by Maureen Johnson
New York : HarperTeen, 2011.
*Possible slight spoilers* - but nothing past page 50, honest.
At the end of 13 Little Blue Envelopes, Ginny's bag - along with her letters from Aunt Peg and the final, unopened envelope - is stolen. Despite this setback, her trip to Europe was life-changing. In fact, it would be the subject of her college essay, if she could ever figure out what to write. Then, she received an email from Oliver, a young man who claims he found has that last little blue envelope. According to Oliver, Aunt Peg left another piece of art, and he will give Ginny her letter back if she gives him a finder's fee from the proceeds of the sale.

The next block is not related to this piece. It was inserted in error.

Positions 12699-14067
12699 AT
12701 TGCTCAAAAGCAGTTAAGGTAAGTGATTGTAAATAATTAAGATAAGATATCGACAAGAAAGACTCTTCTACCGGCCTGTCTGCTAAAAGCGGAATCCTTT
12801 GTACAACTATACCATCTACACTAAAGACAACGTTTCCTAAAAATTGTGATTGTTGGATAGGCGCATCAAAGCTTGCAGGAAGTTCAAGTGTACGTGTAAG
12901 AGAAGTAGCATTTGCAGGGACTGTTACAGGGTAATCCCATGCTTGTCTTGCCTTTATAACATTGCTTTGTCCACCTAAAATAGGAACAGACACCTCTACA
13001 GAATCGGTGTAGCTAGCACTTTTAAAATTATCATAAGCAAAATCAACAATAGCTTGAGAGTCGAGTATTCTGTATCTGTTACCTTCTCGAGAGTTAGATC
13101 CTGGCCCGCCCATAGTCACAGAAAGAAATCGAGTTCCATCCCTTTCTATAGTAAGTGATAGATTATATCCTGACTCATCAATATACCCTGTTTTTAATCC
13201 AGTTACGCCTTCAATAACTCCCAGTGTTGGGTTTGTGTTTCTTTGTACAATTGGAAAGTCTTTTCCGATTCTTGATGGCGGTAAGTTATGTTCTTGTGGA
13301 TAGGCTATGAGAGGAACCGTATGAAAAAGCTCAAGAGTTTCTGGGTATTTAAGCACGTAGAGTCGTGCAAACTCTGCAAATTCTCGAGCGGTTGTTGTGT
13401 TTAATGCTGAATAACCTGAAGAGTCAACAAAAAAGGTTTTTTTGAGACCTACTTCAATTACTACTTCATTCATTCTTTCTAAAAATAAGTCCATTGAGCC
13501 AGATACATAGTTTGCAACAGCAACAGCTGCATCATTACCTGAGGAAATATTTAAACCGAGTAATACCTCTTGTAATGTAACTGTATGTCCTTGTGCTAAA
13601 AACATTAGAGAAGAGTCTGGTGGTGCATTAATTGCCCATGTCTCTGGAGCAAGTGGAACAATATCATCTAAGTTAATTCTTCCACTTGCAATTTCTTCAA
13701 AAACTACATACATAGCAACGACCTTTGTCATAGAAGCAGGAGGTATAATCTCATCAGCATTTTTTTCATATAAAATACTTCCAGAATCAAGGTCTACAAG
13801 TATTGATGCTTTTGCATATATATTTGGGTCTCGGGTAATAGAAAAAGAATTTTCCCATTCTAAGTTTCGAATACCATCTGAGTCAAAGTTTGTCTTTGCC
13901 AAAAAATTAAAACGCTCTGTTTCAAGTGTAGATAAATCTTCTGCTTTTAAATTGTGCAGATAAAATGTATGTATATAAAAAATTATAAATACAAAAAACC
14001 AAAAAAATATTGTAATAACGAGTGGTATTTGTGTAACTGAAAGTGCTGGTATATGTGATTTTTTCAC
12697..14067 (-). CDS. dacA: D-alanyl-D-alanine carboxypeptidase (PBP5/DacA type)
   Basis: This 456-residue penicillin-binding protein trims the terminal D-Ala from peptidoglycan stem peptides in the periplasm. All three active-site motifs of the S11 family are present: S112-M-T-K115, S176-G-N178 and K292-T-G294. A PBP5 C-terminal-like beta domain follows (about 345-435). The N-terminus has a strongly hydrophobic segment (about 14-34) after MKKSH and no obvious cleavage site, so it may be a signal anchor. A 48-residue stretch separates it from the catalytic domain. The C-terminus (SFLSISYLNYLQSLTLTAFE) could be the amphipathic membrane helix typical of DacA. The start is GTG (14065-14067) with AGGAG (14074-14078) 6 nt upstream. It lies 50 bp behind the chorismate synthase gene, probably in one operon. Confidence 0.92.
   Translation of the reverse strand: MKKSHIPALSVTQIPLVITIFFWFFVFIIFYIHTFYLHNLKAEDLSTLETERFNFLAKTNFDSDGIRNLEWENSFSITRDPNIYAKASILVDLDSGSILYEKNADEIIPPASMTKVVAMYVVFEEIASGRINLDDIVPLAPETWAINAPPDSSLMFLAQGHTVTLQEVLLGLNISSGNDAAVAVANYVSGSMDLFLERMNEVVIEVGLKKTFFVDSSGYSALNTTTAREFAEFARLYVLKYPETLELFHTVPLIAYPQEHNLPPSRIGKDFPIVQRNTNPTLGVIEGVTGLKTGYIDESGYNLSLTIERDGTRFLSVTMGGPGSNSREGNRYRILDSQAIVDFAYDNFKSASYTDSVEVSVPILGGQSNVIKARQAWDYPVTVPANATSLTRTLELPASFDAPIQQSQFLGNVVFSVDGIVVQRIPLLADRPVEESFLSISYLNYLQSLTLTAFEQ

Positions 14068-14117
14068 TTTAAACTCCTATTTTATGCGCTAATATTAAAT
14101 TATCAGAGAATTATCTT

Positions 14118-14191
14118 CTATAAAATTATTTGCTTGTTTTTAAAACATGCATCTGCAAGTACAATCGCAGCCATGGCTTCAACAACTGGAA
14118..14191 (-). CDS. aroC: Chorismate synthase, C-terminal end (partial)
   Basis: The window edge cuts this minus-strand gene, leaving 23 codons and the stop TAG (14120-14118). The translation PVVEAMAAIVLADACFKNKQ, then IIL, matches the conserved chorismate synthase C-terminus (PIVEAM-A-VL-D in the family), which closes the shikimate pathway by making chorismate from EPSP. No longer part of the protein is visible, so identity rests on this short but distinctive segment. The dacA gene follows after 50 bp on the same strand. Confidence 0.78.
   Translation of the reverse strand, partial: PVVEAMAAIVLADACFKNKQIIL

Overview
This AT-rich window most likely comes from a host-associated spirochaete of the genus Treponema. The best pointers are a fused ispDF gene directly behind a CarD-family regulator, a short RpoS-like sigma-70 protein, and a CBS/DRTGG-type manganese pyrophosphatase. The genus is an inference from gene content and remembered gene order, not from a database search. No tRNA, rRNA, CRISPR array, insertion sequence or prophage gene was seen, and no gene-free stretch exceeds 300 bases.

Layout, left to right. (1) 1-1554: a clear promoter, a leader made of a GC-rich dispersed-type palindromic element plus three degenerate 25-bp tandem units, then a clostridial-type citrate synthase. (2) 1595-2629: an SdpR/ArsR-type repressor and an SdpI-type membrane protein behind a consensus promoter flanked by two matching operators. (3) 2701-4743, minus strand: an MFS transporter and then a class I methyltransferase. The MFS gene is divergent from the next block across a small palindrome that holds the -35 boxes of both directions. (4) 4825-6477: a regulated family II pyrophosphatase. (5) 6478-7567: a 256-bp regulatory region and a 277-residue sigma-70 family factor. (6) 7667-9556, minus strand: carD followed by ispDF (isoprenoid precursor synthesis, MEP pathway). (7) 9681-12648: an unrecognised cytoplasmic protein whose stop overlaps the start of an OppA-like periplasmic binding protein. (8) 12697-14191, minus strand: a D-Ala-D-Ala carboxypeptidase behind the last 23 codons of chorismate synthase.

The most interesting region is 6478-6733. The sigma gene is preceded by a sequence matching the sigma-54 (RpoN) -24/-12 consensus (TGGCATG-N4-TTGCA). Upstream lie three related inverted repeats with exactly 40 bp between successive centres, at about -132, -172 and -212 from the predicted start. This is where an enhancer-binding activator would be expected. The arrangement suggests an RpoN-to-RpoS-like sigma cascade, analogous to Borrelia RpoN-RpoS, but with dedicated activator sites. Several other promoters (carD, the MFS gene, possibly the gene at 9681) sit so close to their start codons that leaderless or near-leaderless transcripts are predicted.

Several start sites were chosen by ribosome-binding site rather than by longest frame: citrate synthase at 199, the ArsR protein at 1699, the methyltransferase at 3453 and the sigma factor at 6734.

I really enjoyed the first book about Ginny and her travels. At first, I wasn't sure if I would like the sequel as much, mainly because of the changing nature of Ginny's relationships once she finds out that Keith (her co-traveler in the last book and "sort of" but never official boyfriend) has a girlfriend, Ellis. All four of them - Ginny, Oliver, Keith and Ellis - are now on this trip, a dynamic that could have made for excruciating reading. But Johnson never makes it as melodramatic oh-woe-is-me that she could have. She realistically portrays Ginny's hurt feelings without making her maudlin or annoying. Once they leave on their trip, guided by Oliver and the last letter, I read nearly in one sitting. If you loved the first book, this is a good follow-up, but I think The Last Little Blue Envelope could stand decently on its own as well.